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What role does conference schedule play in determining Coastal champ?

Since the ACC expanded to 14 teams in 2013, the Coastal Division has had three different winners. Two of them avoided playing the best teams in the Atlantic.

Is that a coincidence or direct correlation?

We decided to take a closer look to find out.

North Carolina (2015) and Duke (2013) both faced Wake Forest and NC State the years they won the Coastal Division. For Duke, that meant playing two teams that failed to reach a bowl game. When North Carolina played them last year, NC State had already clinched a postseason spot.

But they were not the only two teams with a perceived schedule advantage in those respective seasons. In 2013, North Carolina played Boston College (7-6) and NC State (3-9) and won both those games. It was a 2-4 record in its own division that hurt the Tar Heels.

When Georgia Tech won the Coastal in 2014 with Atlantic games against Clemson (10-3) and NC State (8-5), two other Coastal teams had easier crossover schedules. Virginia Tech got Boston College (7-6) and Wake Forest (3-9). Duke had Syracuse (3-9) and Wake Forest (3-9).

Then last season, Virginia Tech had what appeared to be another somewhat favorable Atlantic Division draw, with Boston College (3-9) and NC State (7-6). Duke got Boston College (3-9) and Wake Forest (3-9). Losing Coastal records ended up hurting both teams.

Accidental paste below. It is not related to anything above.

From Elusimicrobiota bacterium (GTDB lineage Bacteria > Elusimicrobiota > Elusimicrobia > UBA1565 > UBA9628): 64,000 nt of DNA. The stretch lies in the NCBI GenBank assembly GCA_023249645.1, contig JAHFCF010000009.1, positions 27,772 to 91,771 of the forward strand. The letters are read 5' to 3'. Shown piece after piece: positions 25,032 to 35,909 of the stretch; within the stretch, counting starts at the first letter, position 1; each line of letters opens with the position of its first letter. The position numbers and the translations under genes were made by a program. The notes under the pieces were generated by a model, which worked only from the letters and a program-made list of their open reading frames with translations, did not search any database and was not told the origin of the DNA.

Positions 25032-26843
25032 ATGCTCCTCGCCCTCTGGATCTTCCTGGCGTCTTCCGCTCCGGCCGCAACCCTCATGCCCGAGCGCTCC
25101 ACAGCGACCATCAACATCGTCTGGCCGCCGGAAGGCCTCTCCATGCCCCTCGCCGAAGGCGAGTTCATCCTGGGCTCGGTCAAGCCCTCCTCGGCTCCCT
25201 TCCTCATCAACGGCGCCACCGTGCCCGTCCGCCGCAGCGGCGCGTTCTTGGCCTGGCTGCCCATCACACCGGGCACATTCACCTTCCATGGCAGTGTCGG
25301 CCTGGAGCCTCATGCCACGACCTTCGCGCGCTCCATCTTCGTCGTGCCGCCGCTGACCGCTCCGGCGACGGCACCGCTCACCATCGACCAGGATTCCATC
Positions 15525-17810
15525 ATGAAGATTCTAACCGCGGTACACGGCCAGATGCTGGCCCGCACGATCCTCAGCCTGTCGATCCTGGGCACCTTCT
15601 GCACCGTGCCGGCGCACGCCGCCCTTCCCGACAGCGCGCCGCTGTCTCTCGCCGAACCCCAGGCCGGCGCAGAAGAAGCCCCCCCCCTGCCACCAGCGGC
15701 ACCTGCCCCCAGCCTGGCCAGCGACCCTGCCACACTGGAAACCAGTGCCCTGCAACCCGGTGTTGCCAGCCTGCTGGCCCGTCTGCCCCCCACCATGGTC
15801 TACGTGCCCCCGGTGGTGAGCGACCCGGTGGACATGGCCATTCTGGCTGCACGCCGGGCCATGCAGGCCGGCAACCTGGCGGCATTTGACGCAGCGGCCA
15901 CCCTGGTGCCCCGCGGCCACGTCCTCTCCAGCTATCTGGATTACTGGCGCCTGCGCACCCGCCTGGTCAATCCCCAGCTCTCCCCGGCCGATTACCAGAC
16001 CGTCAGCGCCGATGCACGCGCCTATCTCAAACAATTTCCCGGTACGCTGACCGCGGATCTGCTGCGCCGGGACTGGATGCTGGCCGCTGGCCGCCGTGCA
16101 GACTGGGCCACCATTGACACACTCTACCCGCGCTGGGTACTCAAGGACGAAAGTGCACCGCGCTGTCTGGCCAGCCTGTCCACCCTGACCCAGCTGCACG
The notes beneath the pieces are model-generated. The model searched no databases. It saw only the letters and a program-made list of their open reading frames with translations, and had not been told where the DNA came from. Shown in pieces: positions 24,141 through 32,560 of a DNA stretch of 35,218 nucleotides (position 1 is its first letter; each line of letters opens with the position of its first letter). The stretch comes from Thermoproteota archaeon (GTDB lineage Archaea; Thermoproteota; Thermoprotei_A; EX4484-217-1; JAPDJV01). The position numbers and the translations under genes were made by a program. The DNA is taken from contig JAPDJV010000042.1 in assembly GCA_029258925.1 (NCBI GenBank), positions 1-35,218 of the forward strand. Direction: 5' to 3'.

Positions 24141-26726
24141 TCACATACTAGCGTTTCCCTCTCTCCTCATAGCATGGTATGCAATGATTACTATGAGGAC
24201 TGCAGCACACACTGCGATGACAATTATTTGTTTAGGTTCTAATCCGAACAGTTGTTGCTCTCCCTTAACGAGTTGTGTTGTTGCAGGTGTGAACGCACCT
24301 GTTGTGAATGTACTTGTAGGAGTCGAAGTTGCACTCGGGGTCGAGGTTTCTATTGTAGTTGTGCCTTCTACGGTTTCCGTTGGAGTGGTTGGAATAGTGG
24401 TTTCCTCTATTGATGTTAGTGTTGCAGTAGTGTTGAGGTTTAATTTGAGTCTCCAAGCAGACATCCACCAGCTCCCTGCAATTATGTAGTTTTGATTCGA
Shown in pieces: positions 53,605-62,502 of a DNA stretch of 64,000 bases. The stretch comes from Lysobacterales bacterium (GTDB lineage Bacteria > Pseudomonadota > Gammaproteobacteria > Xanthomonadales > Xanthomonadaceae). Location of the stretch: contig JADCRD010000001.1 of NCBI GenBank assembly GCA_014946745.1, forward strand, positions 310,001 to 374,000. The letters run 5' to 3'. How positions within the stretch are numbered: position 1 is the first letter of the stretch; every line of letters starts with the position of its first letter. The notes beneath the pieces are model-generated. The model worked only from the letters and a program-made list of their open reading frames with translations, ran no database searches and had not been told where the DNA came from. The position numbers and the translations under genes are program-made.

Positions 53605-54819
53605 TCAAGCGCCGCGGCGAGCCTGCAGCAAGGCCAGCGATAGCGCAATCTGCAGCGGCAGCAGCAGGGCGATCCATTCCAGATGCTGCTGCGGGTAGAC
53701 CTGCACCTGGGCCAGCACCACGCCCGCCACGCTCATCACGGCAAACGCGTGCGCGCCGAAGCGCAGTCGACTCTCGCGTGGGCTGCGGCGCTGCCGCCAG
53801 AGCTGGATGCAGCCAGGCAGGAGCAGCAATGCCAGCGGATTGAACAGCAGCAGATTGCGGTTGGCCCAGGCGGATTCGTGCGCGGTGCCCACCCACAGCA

What has made some Coastal schedules more difficult than others? The schedule structure in a 14-team league creates a little more inequity. Before expansion, league teams played a permanent crossover division rival and two rotating crossover rivals, allowing all programs to play each other more frequently.

But with only one rotating crossover opponent, schedule strengths vary from year to year. For example, Miami and Georgia Tech both played Florida State and Clemson last year in the regular season. In an eight-conference game model, they are the only schools that would ever have to play both in one season because Miami has Florida State as a permanent rival, and Georgia Tech has Clemson as a permanent rival.

With the recent emergence of Florida State and Clemson as national powers, any Coastal schedule that features them automatically becomes more difficult. This season, nobody plays both. And there is only one team that avoids a preseason Top 25 program from the Atlantic: Virginia Tech.

While Pittsburgh and Georgia Tech play No. 2 Clemson; Miami and North Carolina play No. 4 Florida State; and Duke and Virginia get Louisville, the Hokies face Boston College and Syracuse from the Atlantic. Neither team made a bowl game a year ago.

On paper, that looks like an advantage. But the Hokies have had an easier Atlantic draw for the last several years and were never really in contention for the Coastal. Clemson comes back onto the schedule in 2017 and Florida State in 2018.

What is interesting to note, though, is Virginia Tech won the Coastal Division three times while playing the Atlantic Division champion in the regular season (2007, 2008, 2011). All three years, the Hokies lost in the regular season but still won the division title. In 2007 and 2008, they won the rematch over Boston College in the ACC championship game.

The sample size is small, so it is hard to definitively say a slightly easier Atlantic schedule played a magnified role in determining the Coastal Division champions. North Carolina and Duke took advantage, and had historic seasons and terrific teams. Others with similar schedules did not fare as well as they did. Georgia Tech, meanwhile, won the Coastal multiple times with Clemson on its schedule.

It might be tempting to look at the schedules and pick a team with an advantage based on that, but in this game there are no guarantees.